Earth. Interior Crust Hydrosphere Atmosphere Magnetosphere Tides

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1 Earth Interior Crust Hydrosphere Atmosphere Magnetosphere Tides

2 Semi-major Axis 1 A.U. Inclination 0 Orbital period tropical year Orbital eccentricity Rotational period 23 h 56 min 4.1 s Tilt Radius Mass 6378 km 5.97 x10 24 kg Bulk density 5.52 g/cm 3 Atmosphere N 2, O 2 Albedo 0.40 Surface temperature Escape speed K 11.2 km/s Magnetic moment (equator) 8 x G.km 3

3 The Early History of Earth Earth formed 4.6 billion years ago from the inner solar nebula. Four main stages of evolution: Two sources of heat in the Earth s interior: Gravitational potential energy of infalling material Decay of radioactive materials Most traces of early bombardment (impact craters) are now destroyed by later geological activity

4 Overall Structure of the Earth Atmosphere Hydrosphere (oceans) Thin, layered crust Mantle also divided into layers Two-part core (solid and liquid)

5 Earth s Interior What can we know about the Earth s interior from its mass and size? Earth s Mass = M Earth = 5.97 x g Earth s Radius = R Earth = x 10 8 cm Earth s Volume = V Earth = 4/3 π R 3 = 1.1 x cm 3 Earth s Average Density = ρ Earth = M Earth /V Earth = 5.49 g/cm 3 ρ Water = 1 g/cm 3 ρ Rock = ~3 g/cm 3 ρ Iron = 7 g/cm 3 Cannot be made mostly of water Cannot be made mostly of rock Can be rock on the outside and iron on the inside A planet that has dense material in the interior and light material on the outside is said to be differentiated. Differentiation occurs when the whole planet is molten.

6 Earth s Interior Seismic waves are used to explore the Earth s interior: Earthquakes produce both pressure (P) and shear (S) waves Pressure waves will travel through both liquids and solids Shear waves will not travel through liquid, because liquids do not resist shear forces Wave speed depends on the density of the material and modulus of elasticity

7 We can use the pattern of reflections during earthquakes to deduce the interior structure of Earth. Earth s Interior

8 Earth s Interior Currently accepted model.

9 Earth s Interior The mantle is much less dense than the core The mantle is rocky; the core is metallic iron and nickel The outer core is liquid; the inner core is solid, because of pressure Some volcanic lava comes from the mantle allowing us to analyze the composition of the mantle nearest to the surface (the upper mantle)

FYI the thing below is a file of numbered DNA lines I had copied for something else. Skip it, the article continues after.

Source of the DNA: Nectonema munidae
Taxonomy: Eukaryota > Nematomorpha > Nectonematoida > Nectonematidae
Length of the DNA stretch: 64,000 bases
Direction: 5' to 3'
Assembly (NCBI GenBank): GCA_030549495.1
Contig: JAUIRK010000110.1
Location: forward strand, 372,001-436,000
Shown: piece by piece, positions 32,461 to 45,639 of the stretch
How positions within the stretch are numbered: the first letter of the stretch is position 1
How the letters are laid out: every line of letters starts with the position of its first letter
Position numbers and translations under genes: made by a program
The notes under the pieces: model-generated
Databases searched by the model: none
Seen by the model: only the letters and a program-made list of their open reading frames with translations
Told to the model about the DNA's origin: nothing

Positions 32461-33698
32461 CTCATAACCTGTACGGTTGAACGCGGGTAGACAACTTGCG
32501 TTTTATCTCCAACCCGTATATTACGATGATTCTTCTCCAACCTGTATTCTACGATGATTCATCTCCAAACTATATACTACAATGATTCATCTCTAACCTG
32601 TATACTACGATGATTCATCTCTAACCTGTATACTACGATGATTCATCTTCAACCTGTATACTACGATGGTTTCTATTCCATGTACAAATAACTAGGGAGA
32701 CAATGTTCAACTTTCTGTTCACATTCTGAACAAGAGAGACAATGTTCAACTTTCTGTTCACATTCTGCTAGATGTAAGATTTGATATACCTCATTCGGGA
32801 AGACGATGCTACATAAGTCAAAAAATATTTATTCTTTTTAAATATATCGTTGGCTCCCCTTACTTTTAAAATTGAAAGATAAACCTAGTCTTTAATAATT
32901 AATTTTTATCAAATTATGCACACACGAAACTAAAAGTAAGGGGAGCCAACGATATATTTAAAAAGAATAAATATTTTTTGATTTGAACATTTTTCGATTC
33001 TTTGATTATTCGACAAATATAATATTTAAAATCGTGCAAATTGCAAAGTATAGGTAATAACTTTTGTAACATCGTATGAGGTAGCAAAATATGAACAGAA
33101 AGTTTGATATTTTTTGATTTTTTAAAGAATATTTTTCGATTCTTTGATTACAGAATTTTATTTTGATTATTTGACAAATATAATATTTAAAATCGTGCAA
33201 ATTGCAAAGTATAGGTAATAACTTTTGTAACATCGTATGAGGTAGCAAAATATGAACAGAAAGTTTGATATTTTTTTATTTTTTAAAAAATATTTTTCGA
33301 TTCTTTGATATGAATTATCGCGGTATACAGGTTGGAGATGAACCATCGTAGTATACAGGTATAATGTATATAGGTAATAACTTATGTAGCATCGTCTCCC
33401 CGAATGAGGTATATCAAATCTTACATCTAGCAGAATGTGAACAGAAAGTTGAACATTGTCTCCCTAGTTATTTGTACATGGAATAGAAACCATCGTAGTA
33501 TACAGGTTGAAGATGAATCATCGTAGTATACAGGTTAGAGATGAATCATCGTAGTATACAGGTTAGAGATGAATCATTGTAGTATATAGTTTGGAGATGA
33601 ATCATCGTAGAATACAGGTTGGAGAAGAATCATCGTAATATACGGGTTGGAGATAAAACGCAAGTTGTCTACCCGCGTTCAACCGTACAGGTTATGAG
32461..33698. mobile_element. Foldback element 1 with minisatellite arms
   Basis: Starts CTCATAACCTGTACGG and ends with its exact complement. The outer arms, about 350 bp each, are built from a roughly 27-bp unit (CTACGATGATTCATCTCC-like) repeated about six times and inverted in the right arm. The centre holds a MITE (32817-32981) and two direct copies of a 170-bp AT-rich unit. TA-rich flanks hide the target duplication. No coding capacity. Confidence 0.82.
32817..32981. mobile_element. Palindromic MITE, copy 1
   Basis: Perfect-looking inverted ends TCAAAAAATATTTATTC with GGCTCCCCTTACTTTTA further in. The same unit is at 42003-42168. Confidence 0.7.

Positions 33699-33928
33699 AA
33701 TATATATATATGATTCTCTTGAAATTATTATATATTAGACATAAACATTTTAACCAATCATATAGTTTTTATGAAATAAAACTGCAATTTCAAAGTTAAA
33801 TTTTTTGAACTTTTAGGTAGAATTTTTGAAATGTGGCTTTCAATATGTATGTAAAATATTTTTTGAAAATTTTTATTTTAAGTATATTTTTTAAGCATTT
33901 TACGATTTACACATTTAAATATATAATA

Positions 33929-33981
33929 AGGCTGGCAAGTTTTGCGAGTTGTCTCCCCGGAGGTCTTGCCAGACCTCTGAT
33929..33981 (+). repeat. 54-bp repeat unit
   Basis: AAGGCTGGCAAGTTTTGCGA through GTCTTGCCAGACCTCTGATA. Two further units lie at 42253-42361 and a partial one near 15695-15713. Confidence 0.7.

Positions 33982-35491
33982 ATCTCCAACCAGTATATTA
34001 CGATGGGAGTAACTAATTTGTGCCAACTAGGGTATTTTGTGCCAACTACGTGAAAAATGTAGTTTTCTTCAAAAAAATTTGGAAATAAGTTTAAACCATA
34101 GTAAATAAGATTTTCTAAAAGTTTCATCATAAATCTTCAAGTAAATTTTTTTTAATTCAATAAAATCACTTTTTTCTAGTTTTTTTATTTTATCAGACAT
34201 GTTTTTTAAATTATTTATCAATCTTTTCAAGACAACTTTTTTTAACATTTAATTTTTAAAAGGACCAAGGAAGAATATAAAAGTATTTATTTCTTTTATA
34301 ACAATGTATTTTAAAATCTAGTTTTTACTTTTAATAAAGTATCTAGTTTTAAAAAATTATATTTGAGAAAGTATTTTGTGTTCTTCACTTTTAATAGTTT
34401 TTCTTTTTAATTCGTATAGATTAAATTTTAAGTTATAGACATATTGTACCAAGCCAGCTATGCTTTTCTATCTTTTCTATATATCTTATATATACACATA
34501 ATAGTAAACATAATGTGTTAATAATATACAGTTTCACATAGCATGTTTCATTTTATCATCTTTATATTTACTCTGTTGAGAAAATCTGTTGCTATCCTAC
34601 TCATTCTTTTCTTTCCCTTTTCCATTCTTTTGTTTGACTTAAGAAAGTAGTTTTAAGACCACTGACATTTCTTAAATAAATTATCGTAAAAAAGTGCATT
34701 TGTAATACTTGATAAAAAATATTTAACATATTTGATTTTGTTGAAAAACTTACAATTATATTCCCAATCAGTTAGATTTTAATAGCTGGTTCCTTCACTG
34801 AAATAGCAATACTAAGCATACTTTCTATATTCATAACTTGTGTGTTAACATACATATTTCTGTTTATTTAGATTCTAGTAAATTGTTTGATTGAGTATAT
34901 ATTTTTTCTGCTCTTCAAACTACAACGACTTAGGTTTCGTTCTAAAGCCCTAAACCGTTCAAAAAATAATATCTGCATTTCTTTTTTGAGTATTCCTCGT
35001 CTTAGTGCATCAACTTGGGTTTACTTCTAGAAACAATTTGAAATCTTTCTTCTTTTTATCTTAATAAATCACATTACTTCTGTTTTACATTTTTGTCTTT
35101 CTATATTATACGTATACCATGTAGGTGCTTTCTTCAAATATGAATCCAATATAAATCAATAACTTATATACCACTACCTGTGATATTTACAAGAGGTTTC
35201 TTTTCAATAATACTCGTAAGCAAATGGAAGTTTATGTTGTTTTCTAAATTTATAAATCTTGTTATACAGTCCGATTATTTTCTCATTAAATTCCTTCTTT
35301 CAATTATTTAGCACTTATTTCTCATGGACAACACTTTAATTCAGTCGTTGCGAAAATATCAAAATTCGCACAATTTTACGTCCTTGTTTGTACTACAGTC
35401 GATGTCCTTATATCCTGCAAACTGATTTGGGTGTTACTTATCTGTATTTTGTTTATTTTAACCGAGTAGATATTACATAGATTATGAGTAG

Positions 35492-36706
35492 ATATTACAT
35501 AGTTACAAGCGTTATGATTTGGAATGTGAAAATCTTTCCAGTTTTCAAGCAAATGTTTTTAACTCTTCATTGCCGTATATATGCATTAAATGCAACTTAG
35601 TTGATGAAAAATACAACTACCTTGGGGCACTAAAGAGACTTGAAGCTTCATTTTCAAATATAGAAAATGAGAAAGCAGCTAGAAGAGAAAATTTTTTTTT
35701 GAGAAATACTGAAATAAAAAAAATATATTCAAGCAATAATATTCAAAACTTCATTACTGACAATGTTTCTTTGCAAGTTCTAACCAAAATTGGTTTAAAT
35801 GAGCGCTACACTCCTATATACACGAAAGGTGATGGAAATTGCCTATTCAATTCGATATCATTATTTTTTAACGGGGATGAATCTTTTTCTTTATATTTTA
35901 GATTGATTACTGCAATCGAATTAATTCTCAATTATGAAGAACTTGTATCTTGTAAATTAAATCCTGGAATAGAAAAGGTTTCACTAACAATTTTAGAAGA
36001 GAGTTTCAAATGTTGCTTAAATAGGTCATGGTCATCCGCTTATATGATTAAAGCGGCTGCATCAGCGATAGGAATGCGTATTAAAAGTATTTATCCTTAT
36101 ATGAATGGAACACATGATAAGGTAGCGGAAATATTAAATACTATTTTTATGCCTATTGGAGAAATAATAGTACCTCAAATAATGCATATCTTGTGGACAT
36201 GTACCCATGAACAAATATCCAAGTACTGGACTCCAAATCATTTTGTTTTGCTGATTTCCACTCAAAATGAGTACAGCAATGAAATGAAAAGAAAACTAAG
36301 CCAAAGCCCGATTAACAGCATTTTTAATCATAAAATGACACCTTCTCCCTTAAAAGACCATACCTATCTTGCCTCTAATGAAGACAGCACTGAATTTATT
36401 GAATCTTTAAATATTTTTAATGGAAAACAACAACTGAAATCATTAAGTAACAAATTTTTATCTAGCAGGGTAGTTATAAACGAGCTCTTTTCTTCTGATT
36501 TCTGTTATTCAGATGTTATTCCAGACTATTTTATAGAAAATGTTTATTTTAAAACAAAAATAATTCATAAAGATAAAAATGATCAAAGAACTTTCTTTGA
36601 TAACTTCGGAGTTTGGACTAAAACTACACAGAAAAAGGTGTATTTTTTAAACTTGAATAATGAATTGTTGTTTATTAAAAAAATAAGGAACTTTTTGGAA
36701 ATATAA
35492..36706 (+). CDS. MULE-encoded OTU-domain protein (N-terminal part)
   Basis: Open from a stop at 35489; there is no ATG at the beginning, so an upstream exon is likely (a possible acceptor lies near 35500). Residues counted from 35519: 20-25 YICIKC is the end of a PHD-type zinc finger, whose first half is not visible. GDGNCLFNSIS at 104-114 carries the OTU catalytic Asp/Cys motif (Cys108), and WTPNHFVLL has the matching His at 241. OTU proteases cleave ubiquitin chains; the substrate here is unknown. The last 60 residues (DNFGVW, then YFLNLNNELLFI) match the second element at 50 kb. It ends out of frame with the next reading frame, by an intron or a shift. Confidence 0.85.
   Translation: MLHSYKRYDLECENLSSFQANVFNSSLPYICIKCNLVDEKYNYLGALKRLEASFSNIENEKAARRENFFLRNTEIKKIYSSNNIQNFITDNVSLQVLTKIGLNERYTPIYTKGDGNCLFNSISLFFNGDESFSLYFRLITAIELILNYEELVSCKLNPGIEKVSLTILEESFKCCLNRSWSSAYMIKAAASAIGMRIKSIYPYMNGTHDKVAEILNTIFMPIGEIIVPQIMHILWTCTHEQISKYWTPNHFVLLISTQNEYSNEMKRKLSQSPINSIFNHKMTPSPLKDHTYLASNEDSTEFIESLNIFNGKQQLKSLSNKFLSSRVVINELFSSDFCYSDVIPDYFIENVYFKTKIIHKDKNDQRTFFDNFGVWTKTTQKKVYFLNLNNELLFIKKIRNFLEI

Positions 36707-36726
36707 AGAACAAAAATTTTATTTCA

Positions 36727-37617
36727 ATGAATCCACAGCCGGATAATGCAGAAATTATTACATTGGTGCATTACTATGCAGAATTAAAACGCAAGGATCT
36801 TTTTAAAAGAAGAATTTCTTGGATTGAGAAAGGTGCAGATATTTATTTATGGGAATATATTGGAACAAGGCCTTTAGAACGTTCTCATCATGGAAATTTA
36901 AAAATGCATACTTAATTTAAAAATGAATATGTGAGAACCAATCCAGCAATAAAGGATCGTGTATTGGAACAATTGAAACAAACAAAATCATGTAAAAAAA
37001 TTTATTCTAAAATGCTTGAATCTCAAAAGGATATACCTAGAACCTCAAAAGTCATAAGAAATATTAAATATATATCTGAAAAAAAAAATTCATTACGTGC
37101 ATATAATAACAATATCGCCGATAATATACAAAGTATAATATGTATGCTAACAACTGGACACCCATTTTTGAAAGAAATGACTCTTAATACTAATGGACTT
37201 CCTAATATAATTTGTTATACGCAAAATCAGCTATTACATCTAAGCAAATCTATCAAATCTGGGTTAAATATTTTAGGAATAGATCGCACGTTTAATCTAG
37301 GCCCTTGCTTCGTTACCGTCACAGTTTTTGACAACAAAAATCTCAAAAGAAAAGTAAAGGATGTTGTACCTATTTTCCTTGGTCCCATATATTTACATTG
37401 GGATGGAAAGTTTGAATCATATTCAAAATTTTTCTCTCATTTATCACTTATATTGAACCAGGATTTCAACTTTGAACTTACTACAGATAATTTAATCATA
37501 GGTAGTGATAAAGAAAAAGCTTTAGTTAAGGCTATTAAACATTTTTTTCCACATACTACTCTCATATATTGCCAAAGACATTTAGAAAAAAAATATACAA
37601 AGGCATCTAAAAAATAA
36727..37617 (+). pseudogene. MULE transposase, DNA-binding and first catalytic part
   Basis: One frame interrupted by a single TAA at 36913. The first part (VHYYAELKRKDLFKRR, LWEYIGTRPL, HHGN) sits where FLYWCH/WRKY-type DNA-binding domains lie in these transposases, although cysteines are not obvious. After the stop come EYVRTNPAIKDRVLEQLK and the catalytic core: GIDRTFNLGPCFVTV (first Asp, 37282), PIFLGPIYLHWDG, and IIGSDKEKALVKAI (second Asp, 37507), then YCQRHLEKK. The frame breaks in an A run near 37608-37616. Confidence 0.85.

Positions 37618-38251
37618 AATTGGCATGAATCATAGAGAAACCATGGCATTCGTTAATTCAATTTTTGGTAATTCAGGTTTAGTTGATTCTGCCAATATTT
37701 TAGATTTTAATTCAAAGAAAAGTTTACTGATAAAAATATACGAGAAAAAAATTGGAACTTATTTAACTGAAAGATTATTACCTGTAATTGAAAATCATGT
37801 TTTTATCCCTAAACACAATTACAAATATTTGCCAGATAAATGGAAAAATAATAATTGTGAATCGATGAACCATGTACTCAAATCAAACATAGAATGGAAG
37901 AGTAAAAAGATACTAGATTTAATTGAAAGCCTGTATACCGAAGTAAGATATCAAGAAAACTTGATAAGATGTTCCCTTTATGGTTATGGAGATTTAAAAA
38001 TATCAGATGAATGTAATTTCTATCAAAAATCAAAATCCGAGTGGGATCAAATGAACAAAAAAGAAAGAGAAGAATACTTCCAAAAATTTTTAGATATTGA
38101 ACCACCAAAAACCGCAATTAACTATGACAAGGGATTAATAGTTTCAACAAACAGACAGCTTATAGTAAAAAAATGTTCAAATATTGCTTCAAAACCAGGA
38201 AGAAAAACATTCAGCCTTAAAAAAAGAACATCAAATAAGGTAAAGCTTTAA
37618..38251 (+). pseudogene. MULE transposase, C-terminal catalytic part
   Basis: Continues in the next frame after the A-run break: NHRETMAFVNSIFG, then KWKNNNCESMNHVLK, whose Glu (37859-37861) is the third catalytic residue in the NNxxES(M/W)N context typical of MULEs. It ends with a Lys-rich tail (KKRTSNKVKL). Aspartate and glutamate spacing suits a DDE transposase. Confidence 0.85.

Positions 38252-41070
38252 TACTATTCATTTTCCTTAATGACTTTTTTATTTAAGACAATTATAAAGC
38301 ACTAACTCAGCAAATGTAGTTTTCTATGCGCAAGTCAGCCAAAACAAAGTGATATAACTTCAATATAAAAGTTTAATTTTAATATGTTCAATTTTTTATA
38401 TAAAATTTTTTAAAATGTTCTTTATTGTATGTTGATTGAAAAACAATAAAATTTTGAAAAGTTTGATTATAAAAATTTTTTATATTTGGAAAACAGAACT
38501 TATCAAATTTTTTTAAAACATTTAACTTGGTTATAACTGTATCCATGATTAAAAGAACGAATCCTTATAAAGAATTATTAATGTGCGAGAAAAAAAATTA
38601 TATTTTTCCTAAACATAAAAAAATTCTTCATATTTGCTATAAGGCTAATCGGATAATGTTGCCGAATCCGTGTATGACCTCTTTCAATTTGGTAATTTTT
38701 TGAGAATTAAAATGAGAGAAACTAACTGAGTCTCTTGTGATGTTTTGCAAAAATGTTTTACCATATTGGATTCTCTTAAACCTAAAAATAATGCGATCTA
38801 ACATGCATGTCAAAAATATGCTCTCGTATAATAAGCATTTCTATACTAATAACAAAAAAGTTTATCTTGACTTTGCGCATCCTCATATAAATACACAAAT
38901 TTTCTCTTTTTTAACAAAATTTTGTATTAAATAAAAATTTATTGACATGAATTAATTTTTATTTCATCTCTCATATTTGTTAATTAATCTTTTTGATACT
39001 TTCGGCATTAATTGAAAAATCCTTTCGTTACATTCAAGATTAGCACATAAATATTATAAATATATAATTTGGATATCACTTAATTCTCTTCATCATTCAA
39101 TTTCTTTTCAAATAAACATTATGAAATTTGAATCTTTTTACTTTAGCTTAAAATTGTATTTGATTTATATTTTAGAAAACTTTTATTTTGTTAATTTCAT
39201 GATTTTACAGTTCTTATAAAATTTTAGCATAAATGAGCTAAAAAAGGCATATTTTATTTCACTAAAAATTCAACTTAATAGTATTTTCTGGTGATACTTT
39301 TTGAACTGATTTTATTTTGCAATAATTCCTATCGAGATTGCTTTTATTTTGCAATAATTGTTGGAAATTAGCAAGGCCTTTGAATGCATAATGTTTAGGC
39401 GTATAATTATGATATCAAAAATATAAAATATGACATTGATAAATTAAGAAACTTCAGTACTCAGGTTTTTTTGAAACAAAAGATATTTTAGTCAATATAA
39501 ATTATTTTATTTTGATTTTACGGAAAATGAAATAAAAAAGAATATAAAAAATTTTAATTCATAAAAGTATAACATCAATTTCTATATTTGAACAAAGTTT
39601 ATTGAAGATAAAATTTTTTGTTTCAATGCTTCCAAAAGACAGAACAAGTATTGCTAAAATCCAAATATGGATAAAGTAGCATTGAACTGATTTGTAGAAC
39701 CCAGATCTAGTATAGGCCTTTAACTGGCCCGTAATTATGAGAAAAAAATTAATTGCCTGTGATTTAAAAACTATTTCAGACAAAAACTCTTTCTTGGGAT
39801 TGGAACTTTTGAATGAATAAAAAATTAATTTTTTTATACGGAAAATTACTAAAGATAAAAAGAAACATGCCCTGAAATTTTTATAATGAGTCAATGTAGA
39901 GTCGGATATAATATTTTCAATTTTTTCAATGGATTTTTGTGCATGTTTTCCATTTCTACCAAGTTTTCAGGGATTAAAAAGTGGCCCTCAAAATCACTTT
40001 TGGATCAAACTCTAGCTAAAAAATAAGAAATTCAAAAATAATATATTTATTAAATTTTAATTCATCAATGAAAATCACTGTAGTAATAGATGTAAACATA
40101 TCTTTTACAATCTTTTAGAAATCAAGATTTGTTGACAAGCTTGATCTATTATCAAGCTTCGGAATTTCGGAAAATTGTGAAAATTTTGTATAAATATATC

10 Earth s Interior History: Earth was probably molten when it formed then the upper layers solidified and later remelted because of bombardment by space debris. Heavier materials sank to the center. Radioactivity provides a continuing source of heat.

11 Crust and Upper Mantle Continental drift or plate tectonics: The entire Earth s surface is covered with crustal plates, which can move independently Earthquakes and volcanoes occur at plate boundaries

12 Plate Tectonics Crustal plates move with respect to each other. Where plates move toward each other, plates can be pushed upward and downward formation of mountain ranges, some with volcanic activity, earthquakes Where plates move away from each other, molten lava can rise up from below forming new crust volcanic activity

13 Plate Tectonics A plate colliding with another can also raise it by folding it, resulting in very high mountains Active Examples: Himalayas Alps Inactive Example: Appalachians

14 Plate Tectonics Plates can also slide along each other, creating faults where many earthquakes occur Example: San Andreas Fault

15 Plate Tectonics Plate motion is driven by convection in the upper mantle. Mantle material in this zone is a very viscous liquid like glass

16 Plate Tectonics The new crust created at rift zones preserves the magnetic field present at the time it solidified. From this, we can tell that magnetic field reversals occur about every 500,000 years.

17 Earth s Tectonic History

18 Volcanism on Earth Volcanism on Earth is commonly found along subduction zones (e.g., Coast Range in California). This type of volcanism is not found on Venus or Mars.

19 Shield Volcanoes Found above hot spots: Fluid magma chamber, from which lava erupts repeatedly through surface layers above. All volcanoes on Venus and Mars are shield volcanoes

20 Shield Volcanoes Tectonic plates moving over hot spots producing shield volcanoes a chain of volcanoes Example: The Hawaiian Islands

21 Radioactive Dating The number of protons (atomic number) in an atom s nucleus determines which element it is. However, there may be different isotopes of the same element, with the same number of protons but different numbers of neutrons. Many of these isotopes are unstable and undergo radioactive decay. This decay is characterized by a half-life T: Fraction of material remaining = (1/2) t/t

22 Radioactive Dating Half-lives have been measured in the laboratory for almost all known isotopes. Knowing these, we can use them to determine the age of samples by looking at isotope ratios. The most useful isotope for dating rock samples is 238 U, which has a half-life of 4.5 billion years, comparable to the age of the Earth. The dating process involves measuring the ratio between the parent nucleus and the daughter nucleus ( 206 Pb in the case of 238 U) The Sun and planets should have about the same age. Dating of rocks on Earth, on the Moon, and meteorites all give ages of ~4.6 billion years.